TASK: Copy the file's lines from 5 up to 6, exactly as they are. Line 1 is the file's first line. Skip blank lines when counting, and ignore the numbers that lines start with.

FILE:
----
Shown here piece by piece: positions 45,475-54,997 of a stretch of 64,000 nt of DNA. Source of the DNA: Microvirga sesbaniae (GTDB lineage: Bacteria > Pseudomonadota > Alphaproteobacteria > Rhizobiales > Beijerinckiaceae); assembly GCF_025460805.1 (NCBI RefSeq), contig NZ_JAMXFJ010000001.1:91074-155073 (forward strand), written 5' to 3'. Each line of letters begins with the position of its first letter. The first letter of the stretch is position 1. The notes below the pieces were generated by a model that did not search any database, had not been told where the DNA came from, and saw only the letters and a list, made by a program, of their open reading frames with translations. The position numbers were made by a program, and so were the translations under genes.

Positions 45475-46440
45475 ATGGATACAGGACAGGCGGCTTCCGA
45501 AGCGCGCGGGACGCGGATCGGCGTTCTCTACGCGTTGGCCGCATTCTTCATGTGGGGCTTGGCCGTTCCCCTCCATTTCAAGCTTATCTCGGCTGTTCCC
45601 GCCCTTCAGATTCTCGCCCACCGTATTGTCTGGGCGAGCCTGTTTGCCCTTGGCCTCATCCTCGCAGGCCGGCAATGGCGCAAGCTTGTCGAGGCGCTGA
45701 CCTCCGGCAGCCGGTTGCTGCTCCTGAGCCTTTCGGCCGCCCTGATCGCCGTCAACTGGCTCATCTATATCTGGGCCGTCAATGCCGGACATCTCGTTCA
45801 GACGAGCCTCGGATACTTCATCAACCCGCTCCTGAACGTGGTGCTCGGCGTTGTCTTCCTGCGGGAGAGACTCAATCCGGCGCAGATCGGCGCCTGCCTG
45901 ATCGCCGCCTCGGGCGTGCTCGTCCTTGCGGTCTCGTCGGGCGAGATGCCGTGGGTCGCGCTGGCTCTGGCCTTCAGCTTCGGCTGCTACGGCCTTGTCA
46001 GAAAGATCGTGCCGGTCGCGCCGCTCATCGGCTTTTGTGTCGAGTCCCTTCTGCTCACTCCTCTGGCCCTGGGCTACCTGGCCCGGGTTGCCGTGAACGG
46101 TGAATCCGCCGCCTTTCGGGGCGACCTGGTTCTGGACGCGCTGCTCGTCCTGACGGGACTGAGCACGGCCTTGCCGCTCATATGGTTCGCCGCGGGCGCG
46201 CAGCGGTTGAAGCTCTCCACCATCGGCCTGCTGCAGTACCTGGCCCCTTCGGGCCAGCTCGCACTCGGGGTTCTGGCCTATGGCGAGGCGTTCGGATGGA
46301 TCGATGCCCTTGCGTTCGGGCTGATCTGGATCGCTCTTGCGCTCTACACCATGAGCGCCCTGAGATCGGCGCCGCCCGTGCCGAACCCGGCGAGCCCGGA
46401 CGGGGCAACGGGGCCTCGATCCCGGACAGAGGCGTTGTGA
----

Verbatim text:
45601 GCCCTTCAGATTCTCGCCCACCGTATTGTCTGGGCGAGCCTGTTTGCCCTTGGCCTCATCCTCGCAGGCCGGCAATGGCGCAAGCTTGTCGAGGCGCTGA
45701 CCTCCGGCAGCCGGTTGCTGCTCCTGAGCCTTTCGGCCGCCCTGATCGCCGTCAACTGGCTCATCTATATCTGGGCCGTCAATGCCGGACATCTCGTTCA